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“The fact that we haven’t seen all of the CHONS that we expect may indicate that they are locked up in more rocky or sooty materials that we cannot measure,” explained McClure. “This could allow a greater diversity in the bulk composition of terrestrial planets.

Chamaeleon I Dark Cloud (Webb Spectra)

Astronomers have taken an inventory of the most deeply embedded ices in a cold molecular cloud to date. They used light from a background star, named NIR38, to illuminate the dark cloud called Chamaeleon I. Ices within the cloud absorbed certain wavelengths of infrared light, leaving spectral fingerprints called absorption lines. These lines indicate which substances are present within the molecular cloud.
These graphs show spectral data from three of the James Webb Space Telescope’s instruments. In addition to simple ices like water, the science team was able to identify frozen forms of a wide range of molecules, from carbon dioxide, ammonia, and methane, to the simplest complex organic molecule, methanol.
In addition to the identified molecules, the team found evidence for molecules more complex than methanol (indicated in the lower-right panel). Although they didn’t definitively attribute these signals to specific molecules, this proves for the first time that complex molecules form in the icy depths of molecular clouds before stars are born.
The upper panels and lower-left panel all show the background star’s brightness versus wavelength. A lower brightness indicates absorption by ices and other materials in the molecular cloud. The lower-right panel displays the optical depth, which is essentially a logarithmic measure of how much light from the background star gets absorbed by the ices in the cloud. It is used to highlight weaker spectral features of less abundant varieties of ice.
Credit: Illustration: NASA, ESA, CSA, Joseph Olmsted (STScI), Science: Klaus Pontoppidan (STScI), Nicolas M. Crouzet (LEI), Zak Smith (The Open University), Melissa McClure (Leiden Observatory)

Chemical characterization of the ices was accomplished by studying how starlight from beyond the molecular cloud was absorbed by icy molecules within the cloud at specific infrared wavelengths visible to Webb. This process leaves behind chemical fingerprints known as absorption lines which can be compared with laboratory data to identify which ices are present in the molecular cloud. In this study, the team targeted ices buried in a particularly cold, dense, and difficult-to-investigate region of the Chamaeleon I molecular cloud, a region roughly 500 light-years from Earth that is currently in the process of forming dozens of young stars.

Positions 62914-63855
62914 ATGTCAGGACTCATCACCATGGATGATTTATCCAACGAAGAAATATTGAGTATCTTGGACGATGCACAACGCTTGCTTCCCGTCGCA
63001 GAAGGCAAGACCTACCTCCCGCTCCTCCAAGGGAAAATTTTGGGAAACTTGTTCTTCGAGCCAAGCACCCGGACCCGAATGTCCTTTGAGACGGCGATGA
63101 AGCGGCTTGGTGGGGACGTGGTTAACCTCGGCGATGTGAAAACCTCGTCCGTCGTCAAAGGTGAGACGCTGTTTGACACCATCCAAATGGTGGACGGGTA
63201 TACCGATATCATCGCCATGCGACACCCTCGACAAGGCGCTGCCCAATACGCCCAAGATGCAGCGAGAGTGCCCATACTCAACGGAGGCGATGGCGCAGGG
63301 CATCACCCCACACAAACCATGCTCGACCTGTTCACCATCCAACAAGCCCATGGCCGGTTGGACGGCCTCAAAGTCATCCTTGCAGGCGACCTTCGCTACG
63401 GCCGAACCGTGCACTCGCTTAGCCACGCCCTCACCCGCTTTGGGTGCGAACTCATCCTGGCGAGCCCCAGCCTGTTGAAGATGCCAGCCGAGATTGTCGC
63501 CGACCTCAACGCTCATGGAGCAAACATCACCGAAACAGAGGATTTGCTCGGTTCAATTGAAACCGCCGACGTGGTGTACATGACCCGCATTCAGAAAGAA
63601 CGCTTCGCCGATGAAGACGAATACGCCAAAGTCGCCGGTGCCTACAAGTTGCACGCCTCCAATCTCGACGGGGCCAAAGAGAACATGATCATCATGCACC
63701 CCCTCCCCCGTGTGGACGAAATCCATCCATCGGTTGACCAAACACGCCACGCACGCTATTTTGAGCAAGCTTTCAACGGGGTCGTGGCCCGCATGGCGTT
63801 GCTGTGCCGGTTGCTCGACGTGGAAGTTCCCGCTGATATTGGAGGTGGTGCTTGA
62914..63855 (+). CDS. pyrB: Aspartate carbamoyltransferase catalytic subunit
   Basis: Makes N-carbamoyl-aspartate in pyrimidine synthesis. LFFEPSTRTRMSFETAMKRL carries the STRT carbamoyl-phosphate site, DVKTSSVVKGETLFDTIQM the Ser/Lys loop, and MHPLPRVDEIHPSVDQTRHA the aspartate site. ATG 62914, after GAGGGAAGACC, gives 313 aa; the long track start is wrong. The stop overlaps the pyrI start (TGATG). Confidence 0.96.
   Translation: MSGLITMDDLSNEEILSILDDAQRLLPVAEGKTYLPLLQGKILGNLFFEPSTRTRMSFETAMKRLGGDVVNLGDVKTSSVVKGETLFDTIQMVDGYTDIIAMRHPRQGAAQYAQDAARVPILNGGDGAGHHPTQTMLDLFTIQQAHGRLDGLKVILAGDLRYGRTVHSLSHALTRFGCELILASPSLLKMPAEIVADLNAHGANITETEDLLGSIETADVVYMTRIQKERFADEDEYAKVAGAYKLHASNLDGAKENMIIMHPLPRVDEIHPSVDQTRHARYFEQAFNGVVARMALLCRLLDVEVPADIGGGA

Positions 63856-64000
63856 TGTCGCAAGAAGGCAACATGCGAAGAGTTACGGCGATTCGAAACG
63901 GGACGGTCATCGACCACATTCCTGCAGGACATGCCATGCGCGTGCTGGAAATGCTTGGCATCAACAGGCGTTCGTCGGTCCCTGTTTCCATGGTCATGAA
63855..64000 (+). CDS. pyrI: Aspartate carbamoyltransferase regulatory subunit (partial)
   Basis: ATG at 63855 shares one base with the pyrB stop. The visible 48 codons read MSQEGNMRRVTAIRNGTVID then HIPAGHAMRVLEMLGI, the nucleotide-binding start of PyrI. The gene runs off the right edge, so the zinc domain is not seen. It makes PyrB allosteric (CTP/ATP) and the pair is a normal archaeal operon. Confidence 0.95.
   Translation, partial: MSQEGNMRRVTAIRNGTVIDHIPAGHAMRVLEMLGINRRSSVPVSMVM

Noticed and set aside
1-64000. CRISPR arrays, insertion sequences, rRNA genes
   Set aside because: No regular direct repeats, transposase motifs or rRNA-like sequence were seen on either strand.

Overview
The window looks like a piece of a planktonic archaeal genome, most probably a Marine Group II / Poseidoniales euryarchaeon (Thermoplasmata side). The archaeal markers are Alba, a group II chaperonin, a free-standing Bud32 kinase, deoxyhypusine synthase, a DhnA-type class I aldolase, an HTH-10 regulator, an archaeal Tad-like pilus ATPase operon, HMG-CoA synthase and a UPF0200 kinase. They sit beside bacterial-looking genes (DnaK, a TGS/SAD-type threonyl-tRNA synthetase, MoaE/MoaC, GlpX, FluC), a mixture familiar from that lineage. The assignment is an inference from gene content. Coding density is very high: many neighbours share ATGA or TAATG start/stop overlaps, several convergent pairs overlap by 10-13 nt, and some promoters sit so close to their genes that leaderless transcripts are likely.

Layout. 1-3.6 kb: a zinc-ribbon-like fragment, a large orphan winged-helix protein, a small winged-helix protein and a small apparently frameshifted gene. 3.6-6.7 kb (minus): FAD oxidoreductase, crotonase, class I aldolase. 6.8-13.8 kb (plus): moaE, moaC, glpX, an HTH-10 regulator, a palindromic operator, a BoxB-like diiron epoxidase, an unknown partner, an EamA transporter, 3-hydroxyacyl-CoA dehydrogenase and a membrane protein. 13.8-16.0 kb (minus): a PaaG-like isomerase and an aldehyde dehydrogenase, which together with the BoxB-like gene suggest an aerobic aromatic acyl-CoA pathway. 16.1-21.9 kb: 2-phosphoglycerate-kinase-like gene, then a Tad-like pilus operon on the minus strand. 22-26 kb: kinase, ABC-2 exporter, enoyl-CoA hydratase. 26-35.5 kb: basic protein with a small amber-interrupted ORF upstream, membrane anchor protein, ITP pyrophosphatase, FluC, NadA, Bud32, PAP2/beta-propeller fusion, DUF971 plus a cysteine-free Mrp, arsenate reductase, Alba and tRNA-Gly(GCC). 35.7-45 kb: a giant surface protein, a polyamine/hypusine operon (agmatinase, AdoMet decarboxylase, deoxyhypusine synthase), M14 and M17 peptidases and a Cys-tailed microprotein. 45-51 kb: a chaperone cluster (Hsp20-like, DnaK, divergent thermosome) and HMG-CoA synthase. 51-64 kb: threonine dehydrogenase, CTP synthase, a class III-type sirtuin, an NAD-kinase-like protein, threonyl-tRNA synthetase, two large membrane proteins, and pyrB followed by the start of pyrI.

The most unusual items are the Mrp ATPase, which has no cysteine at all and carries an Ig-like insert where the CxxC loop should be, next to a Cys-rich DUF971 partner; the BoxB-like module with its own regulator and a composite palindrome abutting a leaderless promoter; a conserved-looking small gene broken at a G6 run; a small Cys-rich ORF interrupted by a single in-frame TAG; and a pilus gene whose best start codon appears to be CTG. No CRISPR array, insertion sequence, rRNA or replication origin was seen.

“We simply couldn’t have observed these ices without Webb,” elaborated Klaus Pontoppidan, Webb project scientist at the Space Telescope Science Institute in Baltimore, Maryland, who was involved in this research. “The ices show up as dips against a continuum of background starlight. In regions that are this cold and dense, much of the light from the background star is blocked, and Webb’s exquisite sensitivity was necessary to detect the starlight and therefore identify the ices in the molecular cloud.”

This research forms part of the Ice Age Project, one of Webb’s 13 Science Early Release programs. These observations are designed to showcase Webb’s observing capabilities and to allow the astronomical community to learn how to get the best out of its instruments. The Ice Age team has already planned more observations, and hopes to trace the ice’s journey from its formation to the gathering of icy comets.

“This is only the first time in a series of spectral snapshots we will get to see how ices evolve from their initial composition to comet-forming regions of protoplanetary disks,” McClure concluded. “This will tell us which mixture of ices – and therefore which elements – could eventually be delivered to the surfaces of terrestrial exoplanets or incorporated into the atmospheres of gas giants or icy planets.”

These results were published in the January 23 issue of natural astronomy.


  1. A molecular cloud is a huge interstellar cloud of gas and dust in which molecules, such as hydrogen and carbon monoxide, can form. Cool, dense clumps in molecular clouds with higher densities than their surroundings could be the sites of star formation if they collapsed to form protostars.

Reference: “Ice Age JWST Inventory of Dense Molecular Cloud Snow” By MK McClure, WRM Rocha, KM Pontoppidan, N Crouzet, LEU Chu, E Dartois, T Lamberts, JA Noble, YJ Pendleton, G Perotti, D, Qasim, MG Rashid, ZL Smith, Fengwu Sun, Tracy L Beck, ACA Boogert, WA Brown, P Caselli, SB Charnley, Herma M Cuppen, H Dickinson, MN Drozdovskaya, E Egami, J Erkal, . H Fraser, RT Garrod, D Harsono, S Ioppolo, I Jimenez-Serra, M Jin, JK Jorgensen, LE Kristensen, DC Lis, MRS McCoustra, Brett A McGuire, GJ Melnick, Karin I Öberg, ME Palumbo, T. Shimonishi, JA Sturm, EF van Dishoeck, and H. Lennarts, Jan. 23, 2023, Available Here. natural astronomy.
DOI: 10.1038/s41550-022-01875-w

The James Webb Space Telescope is the world’s premier space science observatory. Webb will solve mysteries in our solar system, look beyond to distant worlds around other stars, and explore the mysterious structures and origins of our universe and our place in it. Webb is an international program led by NASA with its partners ESA (European Space Agency) and the Canadian Space Agency.